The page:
FIG. 2 shows the reverse side of FIG. 1. In FIG. 2 there is shown a plurality of electrical resistance elements 13, 15, 17, and 19. Each of the electrical resistance elements is fabricated from nickel iron alloy and is made by etching the patterns in the resistance alloy from a thin strip stock. As can be seen in FIG. 2 each of the resistor elements is formed to end in two terminals such as terminals 21, 23, 25, 27 29, 31, 33, and 35. By having the electrical resistor elements 13, 15, 17, and 19 end in their own terminal elements, each of the resistor elements can be independently energized from temperature controllers such as controllers 22, 26, 30 and 32. Therefore each of the resistance elements can provide an amount of heat which is different from its adjacent electrical resistance element. This mode of operation, which is identified as zoned heat, provides a great advantage to a heat application operation.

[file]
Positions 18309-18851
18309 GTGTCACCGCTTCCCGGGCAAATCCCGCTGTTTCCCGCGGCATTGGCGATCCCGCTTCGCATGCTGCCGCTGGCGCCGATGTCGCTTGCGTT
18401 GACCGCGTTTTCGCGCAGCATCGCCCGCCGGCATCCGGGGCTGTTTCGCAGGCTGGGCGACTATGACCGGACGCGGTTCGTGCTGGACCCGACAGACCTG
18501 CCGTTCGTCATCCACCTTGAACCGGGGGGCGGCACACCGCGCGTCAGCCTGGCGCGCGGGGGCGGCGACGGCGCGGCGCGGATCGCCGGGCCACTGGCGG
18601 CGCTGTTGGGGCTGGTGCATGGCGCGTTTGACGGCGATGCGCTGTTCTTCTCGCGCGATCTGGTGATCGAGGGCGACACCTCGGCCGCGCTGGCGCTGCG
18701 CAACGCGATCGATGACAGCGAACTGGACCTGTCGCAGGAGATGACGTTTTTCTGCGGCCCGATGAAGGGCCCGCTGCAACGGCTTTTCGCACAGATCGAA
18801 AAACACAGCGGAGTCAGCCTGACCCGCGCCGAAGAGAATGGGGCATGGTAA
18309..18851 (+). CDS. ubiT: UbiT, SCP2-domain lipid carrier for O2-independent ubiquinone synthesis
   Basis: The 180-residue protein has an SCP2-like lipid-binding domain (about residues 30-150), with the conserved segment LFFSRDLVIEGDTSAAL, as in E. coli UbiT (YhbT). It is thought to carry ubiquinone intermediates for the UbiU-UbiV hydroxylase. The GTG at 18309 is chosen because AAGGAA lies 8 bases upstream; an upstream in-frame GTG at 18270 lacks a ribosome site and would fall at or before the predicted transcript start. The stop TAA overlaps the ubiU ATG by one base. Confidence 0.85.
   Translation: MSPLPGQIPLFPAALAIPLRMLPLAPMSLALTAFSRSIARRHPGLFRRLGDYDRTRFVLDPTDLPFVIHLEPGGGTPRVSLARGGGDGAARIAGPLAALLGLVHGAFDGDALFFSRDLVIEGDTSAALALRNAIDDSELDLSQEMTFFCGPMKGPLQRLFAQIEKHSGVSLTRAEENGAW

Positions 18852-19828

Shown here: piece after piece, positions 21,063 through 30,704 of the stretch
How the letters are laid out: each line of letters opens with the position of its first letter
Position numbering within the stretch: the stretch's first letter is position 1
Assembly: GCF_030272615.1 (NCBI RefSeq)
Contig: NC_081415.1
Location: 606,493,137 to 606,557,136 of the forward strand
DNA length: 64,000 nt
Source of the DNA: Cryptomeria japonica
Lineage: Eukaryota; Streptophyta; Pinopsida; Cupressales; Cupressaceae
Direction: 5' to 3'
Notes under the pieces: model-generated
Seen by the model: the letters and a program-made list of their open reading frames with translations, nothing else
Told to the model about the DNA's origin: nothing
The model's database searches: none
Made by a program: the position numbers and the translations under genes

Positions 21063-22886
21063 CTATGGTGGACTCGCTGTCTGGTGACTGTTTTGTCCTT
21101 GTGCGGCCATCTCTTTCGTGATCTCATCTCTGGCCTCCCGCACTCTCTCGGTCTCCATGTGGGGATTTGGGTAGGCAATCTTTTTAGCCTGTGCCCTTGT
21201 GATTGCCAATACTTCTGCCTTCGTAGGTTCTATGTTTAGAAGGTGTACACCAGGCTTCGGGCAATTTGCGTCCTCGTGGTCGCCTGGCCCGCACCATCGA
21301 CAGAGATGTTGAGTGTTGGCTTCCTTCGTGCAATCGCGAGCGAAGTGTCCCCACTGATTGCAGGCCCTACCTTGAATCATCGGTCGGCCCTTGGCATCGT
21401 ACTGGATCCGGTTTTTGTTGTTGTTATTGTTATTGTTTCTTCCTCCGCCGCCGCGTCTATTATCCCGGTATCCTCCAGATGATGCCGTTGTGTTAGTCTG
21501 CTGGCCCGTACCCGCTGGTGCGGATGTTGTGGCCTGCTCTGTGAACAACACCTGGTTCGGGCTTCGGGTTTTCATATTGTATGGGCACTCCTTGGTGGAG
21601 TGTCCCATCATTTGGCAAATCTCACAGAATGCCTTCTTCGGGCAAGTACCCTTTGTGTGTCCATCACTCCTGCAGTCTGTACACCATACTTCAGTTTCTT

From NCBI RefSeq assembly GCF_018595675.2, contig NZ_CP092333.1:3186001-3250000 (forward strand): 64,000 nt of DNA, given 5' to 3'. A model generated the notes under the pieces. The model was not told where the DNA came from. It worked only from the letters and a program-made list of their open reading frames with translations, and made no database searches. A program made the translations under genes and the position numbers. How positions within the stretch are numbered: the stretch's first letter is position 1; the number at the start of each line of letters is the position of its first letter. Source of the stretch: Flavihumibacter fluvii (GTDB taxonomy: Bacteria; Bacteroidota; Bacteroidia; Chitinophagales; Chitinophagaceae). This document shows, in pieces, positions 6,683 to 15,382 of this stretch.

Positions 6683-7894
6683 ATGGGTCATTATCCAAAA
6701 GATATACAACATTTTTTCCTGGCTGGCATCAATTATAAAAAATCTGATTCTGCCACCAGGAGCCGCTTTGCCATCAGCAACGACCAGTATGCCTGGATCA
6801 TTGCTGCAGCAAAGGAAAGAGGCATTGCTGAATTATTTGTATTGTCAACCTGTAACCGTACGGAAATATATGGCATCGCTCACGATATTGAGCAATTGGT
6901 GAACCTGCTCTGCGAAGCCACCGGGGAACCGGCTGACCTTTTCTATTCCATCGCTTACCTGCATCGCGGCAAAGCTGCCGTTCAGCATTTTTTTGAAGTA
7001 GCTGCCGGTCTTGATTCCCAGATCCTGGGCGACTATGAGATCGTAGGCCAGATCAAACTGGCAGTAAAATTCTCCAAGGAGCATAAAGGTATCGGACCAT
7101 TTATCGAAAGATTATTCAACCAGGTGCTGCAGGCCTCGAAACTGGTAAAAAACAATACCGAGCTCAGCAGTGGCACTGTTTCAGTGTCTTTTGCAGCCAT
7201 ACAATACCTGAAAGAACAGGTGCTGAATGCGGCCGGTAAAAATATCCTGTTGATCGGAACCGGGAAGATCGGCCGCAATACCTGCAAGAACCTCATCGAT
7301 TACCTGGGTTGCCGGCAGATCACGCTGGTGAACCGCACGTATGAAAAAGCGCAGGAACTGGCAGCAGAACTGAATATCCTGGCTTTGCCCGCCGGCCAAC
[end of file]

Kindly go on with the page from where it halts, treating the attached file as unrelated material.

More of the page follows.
To better appreciate the advantage of zoned heat, it should be understood that in order to seal the material, which is to be sealed, such material should be heated to a point where it is partially "melted", or tacky, or adhesible, or fusible. The partially melted material layers are simultaneously heated and pressed together, and in effect, fuse into one another to form, upon cooling, a bond or seal. The task is to render the material in the fusible state by the proper amount of heat without destroying the material by too much heat. It should be borne in mind that the material, which is to be sealed, is wrapped around a package and that package acts as a heat sink. The package conducts heat away from the source. It follows that when a "cold" package first enters the heat station it acts to conduct heat from the source more rapidly than it conducts heat further along the excursion as it passes through the heat station. Accordingly, in the prior art systems, the amount of heat which is present, (in the layers of material to be adhesed, or fused, at the beginning of the excursion through the heat station), is relatively small when compared to the heat available at the initial position of the heat station. If we consider the profile of the heat present, in a prior art system, in the sealable material as that material travels through the heat station, we find that it is not a flat profile, as would be desirable. Instead the operating profile becomes a ramp shaped pattern which rises (i.e. the amount of resident heat increases) as the sealable material moves through the heating station. The material which is to be sealed must be rendered partially melted within a "thermal window." If the applied heat is too great the material is destroyed and if the applied heat is too little the material will not become adhesible, or fusible. The upper and lower limits of the ramp profile described above must fit within the thermal window and these constraints have given rise to problems in the prior art. The solution does not lie in providing a higher heat to overcome the initial "cold" state problem with prior art equipment because with such equipment the "heat present", at the end of the excursion through the heat station, is destructive, i.e. the ramp profile dictated that the high end is beyond the limits of the thermal window. In the prior art the problem has been dealt with by extending the heat exposure time, by either extending the length of the heat station or by transporting the packages at a relatively slow rate.